#001 – Chris Pogue: Like a Chihuahua On a Pork Chop
Chris Pogue, Chief Information Security Officer at Nuix, has more than fifteen years’ experience and 2,000 breach investigations under his belt. Over his career, Chris has led multiple professional security services organizations and corporate security initiatives to investigate thousands of security breaches worldwide.
His extensive experience is drawn from careers as a cyber crimes investigator, ethical hacker, military officer, and law enforcement and military instructor. In 2010, Chris was named a SANS Thought Leader, ran an award-winning security blog (The Digital Standard), and has contributed to multiple security publications. Chris holds a Master’s Degree in Information Security and is also an adjunct cyber security professor at Southern Utah University. He also was a contributing author for Data Breach Preparation and Response: Breaches are Certain, Impact is Not.
Chris is just one of those guys in cyber security I knew I had to have on the show out of the gate. He is an extremely bright guy and very passionate about information security. He is also pleasure to talk to. He coined the methodology and term “Sniper Forensics” a few years back, and it had a huge impact on the way I approach digital forensic investigations.
In this interview we discuss his military background, his start as a penetration tester, his transition from tech to executive, books that have influenced him, using the scientific method, the merger of cyber crime and physical crime, training cyber security staff, the importance of communication skills, cognitive biases and Parkinson’s Law of Triviality, and much more.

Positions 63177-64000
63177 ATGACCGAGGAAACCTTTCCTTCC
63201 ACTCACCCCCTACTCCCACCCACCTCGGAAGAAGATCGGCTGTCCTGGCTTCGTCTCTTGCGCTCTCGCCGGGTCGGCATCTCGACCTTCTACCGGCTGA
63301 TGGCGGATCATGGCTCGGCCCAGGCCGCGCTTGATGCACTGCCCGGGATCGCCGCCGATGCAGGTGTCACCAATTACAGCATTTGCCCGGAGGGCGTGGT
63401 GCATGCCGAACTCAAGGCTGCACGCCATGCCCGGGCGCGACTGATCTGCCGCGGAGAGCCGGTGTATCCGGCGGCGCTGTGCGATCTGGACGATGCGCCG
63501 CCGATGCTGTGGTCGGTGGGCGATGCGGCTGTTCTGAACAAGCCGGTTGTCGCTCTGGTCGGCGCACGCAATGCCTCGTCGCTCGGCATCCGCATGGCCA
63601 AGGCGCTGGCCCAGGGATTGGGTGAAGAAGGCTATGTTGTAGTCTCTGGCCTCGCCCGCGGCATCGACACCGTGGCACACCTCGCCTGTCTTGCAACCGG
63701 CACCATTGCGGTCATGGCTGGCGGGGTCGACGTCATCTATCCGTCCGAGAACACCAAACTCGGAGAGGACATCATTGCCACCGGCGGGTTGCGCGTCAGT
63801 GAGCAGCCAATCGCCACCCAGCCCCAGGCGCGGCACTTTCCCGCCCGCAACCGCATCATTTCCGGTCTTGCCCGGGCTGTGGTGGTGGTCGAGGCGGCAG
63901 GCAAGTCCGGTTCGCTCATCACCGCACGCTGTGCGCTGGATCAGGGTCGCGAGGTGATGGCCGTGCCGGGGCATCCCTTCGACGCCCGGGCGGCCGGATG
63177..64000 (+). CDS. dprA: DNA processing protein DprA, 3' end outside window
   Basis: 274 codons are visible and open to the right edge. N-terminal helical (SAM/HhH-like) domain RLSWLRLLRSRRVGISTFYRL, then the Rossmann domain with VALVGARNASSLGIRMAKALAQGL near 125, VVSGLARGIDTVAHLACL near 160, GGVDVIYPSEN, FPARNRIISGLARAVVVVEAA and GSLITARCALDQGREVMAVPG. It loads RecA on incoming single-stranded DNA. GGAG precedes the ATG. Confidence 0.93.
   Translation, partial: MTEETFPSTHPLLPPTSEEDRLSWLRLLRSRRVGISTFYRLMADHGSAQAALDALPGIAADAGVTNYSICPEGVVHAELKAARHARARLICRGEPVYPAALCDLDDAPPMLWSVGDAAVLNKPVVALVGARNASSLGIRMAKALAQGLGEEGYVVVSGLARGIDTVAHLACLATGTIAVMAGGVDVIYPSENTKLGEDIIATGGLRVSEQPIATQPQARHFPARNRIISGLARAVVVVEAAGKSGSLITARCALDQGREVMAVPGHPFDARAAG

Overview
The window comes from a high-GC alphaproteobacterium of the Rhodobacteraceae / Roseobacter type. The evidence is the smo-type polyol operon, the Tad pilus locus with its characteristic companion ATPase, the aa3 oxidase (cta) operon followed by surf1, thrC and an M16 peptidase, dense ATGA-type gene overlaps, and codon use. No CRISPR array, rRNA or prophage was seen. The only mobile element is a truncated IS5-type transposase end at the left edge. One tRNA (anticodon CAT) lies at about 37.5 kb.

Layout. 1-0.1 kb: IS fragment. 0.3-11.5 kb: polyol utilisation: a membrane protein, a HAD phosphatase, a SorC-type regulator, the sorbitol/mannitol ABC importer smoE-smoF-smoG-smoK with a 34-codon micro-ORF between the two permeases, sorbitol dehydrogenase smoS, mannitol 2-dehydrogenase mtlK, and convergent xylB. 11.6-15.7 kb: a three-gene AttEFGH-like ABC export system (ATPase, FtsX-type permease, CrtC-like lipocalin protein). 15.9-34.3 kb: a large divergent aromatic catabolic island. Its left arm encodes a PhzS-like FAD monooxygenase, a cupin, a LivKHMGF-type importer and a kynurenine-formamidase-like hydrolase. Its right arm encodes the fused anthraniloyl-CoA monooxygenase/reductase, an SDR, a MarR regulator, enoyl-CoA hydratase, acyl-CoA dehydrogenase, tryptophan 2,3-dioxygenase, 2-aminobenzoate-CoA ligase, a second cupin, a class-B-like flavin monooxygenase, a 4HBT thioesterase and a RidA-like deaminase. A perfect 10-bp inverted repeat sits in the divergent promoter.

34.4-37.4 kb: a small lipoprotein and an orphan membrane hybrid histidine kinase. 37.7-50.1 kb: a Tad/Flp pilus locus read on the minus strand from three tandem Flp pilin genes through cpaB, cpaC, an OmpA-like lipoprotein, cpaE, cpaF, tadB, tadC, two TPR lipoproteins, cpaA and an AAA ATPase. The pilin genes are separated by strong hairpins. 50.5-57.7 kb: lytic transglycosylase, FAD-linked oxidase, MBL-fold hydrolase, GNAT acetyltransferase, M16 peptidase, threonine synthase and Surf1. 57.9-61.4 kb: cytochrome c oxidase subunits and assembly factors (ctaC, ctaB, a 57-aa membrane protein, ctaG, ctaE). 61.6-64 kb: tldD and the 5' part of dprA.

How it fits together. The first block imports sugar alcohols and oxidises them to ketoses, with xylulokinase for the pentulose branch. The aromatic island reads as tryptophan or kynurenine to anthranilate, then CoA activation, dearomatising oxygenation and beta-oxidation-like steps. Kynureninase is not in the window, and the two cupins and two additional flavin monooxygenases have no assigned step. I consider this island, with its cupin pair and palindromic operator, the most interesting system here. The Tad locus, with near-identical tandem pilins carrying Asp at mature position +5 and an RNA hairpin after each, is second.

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[…] The second was an interview with Chris Pogue, CISO at Nuix. Chris shares his life and love affair with DFIR and the security industry, having started out as a pentester before moving into digital forensics and incident response, working with the likes of Harlan Carvey, Kristinn Guðjónsson, Corey Altheide, Matt Shannon to name a few. One of the main things I took away from this interview are his comments on examinations using the scientific method – get the data together and determine what it’s telling you, formulate a theory and then try to prove it wrong. Chris also mentioned that training employees helps as companies are hiring people but not investing them; as a result, examiners are getting the data but not knowing what to do with it, as seen in various breaches as of late. Examiners also need to be able to present their technical findings to a non-technical audience. One of the interesting comments he made was how people should be training like the military trains – fire 10,000 practice rounds down a range so that when you need to fire the one that counts you can hit the target. Having just participated in the FOR408 challenge day you can really see the benefit of streamlining your process so that you can perform in an instant rather than taking your time. It’s worth taking advantage of some of the automated processes in the tools and double-checking that they’re accurate when you have time so that you can trust (but verify) them when you need answers fast. #001 – Chris Pogue: Like A Chihuahua On A Pork Chop […]